By Jill R. Moffitt HMNS Master Docent, Master Faceter
Our Dorothy and Artie McFerrin Fabergé Gallery is back with a revamped exhibit space and over a hundred new Fabergé objects on display. In honor of opening of the “new” exhibit, we are featuring a whole series of interviews and blogs from curators and volunteer guides who are passionate and knowledgeable about the beauty and history of Fabergé. Today we will discuss The man himself: Peter Carl Fabergé and his unique and somewhat eccentric marketing strategy that brought him fame.
In Fabergé‘s era, it was normal for businesses to be passed from father to son. Gustav Fabergé also knew artists preferred to create far more than they liked marketing their products. With that in mind, before his sons could work in the family business, Gustav Fabergé sent his sons to business school.
After Gustav’s eldest son Carl graduated, his father had him tour Europe to see for himself the unique styles of artists from major jewelers and museums. Carl Fabergé emerged from this trip with a wealth of marketing knowledge and intimately understood quality and mechanics of name branding of beautiful masterpieces.
When it was time for him to build his own factory, Carl hired experts from many of the countries that he saw on his tour. They were experts experienced in a variety of techniques including enameling and stone setting. He also hired a variety of metalsmithing masters who were versed in such techniques as chasing, repoussé, filigree and guilloché. Moreover, Carl was famous for product quality control and was known to have used a hammer to destroy inferior works in progress. This allowed for any work done to be recycled: from enamels, gems and metals.
As the demand for gem and mineral carvings grew, he hired an entire carving company to do exclusive work for him. During this 9 year period, he even had a 2-ton boulder of nephrite jade sitting in his courtyard to cull from whenever material was needed for a specific carving. He tried to use local materials from the nearby Ural mountains as much as possible and would try to use materials that would fit the intention of the carving such as using silver sheen obsidian to imitate wet skin of a sea mammal or crystal quartz to symbolize ice. Since gem cutting was a closed trade, he never hired gem cutters and preferred to only use accent stones to embellish an item. His major profits came from metalsmithing and enameling, resale of big gems being not as profitable. However, his most expensive sale was of the most perfect set of pearls that had ever been strung that was given as a wedding present to Alexandra Federovna from Czarina Marie.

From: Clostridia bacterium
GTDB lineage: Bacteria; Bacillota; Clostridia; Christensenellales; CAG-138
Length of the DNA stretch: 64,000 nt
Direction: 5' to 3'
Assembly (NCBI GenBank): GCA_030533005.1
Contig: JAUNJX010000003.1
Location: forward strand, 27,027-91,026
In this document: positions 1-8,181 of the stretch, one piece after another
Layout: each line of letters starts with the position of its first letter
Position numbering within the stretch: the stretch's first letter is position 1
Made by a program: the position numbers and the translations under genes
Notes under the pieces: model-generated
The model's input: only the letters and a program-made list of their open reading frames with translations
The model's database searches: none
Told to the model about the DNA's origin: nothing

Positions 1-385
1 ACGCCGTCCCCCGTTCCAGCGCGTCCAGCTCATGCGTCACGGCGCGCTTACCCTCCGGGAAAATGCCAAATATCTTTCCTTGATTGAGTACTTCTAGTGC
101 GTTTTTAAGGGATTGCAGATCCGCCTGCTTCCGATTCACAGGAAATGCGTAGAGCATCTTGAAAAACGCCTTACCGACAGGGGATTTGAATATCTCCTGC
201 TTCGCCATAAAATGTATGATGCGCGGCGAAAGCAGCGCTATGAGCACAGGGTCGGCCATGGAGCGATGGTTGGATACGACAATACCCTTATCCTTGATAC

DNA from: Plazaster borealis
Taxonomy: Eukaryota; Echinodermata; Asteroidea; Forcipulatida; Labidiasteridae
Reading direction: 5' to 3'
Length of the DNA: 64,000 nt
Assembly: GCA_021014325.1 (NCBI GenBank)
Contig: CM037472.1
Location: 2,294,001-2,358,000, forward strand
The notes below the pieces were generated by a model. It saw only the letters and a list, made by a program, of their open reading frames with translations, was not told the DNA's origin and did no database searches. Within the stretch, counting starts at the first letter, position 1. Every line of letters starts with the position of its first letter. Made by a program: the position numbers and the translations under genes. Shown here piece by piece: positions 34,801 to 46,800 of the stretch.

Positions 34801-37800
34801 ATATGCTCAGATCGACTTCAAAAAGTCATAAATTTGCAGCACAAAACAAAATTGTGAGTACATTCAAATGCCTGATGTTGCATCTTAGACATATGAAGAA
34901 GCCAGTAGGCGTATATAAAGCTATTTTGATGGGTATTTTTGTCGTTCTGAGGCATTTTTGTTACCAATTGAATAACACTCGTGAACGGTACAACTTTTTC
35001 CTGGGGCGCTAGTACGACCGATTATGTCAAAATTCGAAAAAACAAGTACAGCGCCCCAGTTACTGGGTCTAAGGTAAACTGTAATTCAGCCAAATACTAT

Because the business grew so large with good planning and financially sound ideas, Carl had no time to do any of the actual creation work himself but was the driver behind many of Fabergé’s unique designs and company marketing. He expanded the scope of the business to include utilitarian items such as office implements, perfume bottles, handles for canes and umbrellas. Massive amounts of cigarette cases and other tobacco related items were also produced since it was so popular at the time.
The Bolshevik revolution changed all of that. He was given 24 hours to leave the country without his wares and all of his employees had to go back to their countries of origin. All of Fabergé’s works of art were sold off or put into storage. Today, a few rare collectors will exhibit their own acquisitions for the benefit of the public and HMNS is a grateful beneficiary of a permanent loan. The Fabergé brand or beauty has never been duplicated because of so much talent in one space has yet to occur again.
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